I've been watching 'The Story of Film: An Odyssey' lately, which is a fascinating 15 episode documentary series on the history of film narrated by the Irish film critic Mark Cousins. In it the Japanese director Yasujiro Ozu (小津 安二郎) is mentioned several times (Episodes 1, 2, 3 and 13) for many of his films including I Was Born, But... (1932), Tokyo Story (1953), The Record of a Tenement Gentleman (1947), I Flunked, But... (1930) and Late Spring (1949). An Autumn Afternoon (秋刀魚の味/ Sanma no aji, meaning 'The taste of mackerel'), was Ozu's last film made one year before he died.
Yasujiru Ozu is widely recognised as one of the world's greatest directors and as it states in 'The Story of Film' he had a very original style of shooting scenes from below the actors eye level, often showing the floor (which most films would cut out). He also shot from between actors who were speaking giving the viewer a sense that the character was talking straight to them (looking right into the camera). His shots were always static and in 'An Autumn Afternoon' it is apparent how Ozu prioritised showing the space around the characters as an essential part of the story. In one scene it opens with a view down the hallway at the entrance to a house and we see the sliding door being pushed to the side and shut again before we see the character appear. Every shot in 'An Autumn Afternoon' is level with something straight within that shot such as the floor or a telegraph poll or table.
'An Autumn Afternoon' is the story of how a father comes to the decision to marry his daughter off rather than keeping her at home to look after him. Rather than being about a set of events that make him send his daughter to be married, it is very much about the small things in his daily life which contribute to him coming to an emotional decision. This makes it a slow paced but interesting watch as you try to understand how he is perceiving the actions of those around him and what isn't being said. Ozu is said to have focused on the relationships between parents and children a lot in his films but I found that there was also a lot of questions being raised about the different roles of males and females and the solitary nature of the human conditon.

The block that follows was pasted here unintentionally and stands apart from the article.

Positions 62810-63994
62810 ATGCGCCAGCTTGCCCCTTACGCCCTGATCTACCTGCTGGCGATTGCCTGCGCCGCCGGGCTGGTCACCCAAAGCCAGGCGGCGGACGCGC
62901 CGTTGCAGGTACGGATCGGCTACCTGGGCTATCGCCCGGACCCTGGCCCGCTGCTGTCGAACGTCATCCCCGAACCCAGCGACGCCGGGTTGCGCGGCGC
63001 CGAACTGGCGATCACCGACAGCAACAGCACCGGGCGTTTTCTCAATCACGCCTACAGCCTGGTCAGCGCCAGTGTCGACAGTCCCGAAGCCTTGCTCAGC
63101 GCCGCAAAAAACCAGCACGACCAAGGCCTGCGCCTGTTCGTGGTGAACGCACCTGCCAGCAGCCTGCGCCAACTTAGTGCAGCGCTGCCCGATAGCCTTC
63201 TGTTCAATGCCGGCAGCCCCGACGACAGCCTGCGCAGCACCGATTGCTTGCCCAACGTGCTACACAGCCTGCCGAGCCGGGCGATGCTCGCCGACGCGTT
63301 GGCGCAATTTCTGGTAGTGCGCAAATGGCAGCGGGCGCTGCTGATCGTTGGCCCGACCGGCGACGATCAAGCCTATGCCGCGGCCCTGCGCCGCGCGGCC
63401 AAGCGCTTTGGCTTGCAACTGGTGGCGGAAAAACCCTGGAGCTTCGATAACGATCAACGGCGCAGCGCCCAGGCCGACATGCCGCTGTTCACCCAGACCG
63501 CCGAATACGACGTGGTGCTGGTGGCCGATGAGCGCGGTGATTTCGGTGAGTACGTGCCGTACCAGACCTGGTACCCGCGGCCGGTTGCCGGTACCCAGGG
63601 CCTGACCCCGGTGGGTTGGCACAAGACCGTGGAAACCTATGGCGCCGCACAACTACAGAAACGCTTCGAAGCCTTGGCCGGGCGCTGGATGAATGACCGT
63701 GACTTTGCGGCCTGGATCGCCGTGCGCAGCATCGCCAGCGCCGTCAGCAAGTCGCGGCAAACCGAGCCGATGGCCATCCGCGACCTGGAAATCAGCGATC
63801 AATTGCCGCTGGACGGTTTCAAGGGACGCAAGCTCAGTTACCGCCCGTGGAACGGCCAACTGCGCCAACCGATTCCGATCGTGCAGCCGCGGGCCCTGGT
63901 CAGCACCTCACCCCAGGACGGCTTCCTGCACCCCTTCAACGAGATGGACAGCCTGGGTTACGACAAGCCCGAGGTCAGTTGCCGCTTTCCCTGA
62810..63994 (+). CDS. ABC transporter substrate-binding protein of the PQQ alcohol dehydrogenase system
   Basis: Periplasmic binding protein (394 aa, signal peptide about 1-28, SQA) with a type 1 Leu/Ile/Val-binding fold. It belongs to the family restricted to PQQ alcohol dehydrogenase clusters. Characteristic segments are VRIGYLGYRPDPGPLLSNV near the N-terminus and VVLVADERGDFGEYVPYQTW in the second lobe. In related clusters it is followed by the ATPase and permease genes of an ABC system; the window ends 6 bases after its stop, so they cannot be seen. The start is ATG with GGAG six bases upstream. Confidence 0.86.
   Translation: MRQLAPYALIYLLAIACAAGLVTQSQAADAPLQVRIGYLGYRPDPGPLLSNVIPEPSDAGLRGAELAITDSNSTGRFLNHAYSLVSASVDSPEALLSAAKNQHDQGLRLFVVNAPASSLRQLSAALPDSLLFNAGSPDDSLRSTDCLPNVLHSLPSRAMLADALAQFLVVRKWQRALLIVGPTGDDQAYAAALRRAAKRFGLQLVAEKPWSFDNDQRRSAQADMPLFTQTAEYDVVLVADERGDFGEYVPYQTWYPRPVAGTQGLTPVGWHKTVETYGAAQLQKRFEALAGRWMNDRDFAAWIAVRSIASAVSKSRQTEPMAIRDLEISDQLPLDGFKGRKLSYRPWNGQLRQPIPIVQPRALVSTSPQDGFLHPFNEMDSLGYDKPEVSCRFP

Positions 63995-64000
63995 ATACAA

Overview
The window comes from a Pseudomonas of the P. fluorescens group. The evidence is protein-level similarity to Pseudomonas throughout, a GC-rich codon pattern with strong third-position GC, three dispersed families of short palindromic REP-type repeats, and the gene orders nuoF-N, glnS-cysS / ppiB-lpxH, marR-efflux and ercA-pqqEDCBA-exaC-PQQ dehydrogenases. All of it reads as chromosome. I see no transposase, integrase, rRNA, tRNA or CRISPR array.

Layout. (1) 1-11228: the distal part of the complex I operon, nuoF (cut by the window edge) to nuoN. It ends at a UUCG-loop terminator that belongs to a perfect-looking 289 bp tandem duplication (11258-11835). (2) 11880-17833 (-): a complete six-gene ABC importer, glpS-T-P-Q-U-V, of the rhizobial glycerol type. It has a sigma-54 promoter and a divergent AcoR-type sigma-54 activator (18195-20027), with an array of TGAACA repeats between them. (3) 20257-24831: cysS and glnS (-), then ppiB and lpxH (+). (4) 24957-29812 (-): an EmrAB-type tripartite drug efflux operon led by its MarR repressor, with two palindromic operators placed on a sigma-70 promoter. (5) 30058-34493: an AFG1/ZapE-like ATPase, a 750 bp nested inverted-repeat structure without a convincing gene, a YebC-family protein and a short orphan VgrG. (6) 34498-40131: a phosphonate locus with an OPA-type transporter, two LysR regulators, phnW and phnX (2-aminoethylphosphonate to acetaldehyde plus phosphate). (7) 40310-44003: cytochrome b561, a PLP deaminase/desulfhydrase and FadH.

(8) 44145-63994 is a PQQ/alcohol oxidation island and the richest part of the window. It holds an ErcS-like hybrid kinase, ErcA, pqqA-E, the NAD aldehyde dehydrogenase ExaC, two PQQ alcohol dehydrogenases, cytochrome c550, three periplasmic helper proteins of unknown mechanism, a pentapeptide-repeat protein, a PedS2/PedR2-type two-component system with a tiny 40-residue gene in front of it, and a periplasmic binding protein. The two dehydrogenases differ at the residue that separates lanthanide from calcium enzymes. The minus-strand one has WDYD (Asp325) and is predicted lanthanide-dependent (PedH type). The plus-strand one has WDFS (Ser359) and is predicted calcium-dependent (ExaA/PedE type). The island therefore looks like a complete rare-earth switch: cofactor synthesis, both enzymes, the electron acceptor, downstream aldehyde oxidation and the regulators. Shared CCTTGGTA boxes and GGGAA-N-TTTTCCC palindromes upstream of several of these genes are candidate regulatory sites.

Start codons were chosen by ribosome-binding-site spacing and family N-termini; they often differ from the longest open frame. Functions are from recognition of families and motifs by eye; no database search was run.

At first I was surprised by the acting style as I've never encountered anything quite like it. For the most part the actors seemed to be trying not to let their faces express any emotion. After a while though it grew on me as I found myself paying more attention to the dialogue and their voices as they delivered it. When I finished watching the film I watched a documentary on Ozu which came with it and in it the actress's and actors mentioned how he used to ask them to act like they were wearing a Noh mask. I suppose that's why Ozu is referred to as 'the most Japanese of Japanese directors'. His consistent theme of parent and children is also a very strong part of Japanese culture and the very considered, neat way in which he shoots seems reflective of many kinds of Japanese art forms such as tea ceremony and simplicity within design.
I would recommend 'An Autumn Afternoon' as a great starting point for those who would like to look into Ozu's style of work and the uniquely Japanese themes he dealt with.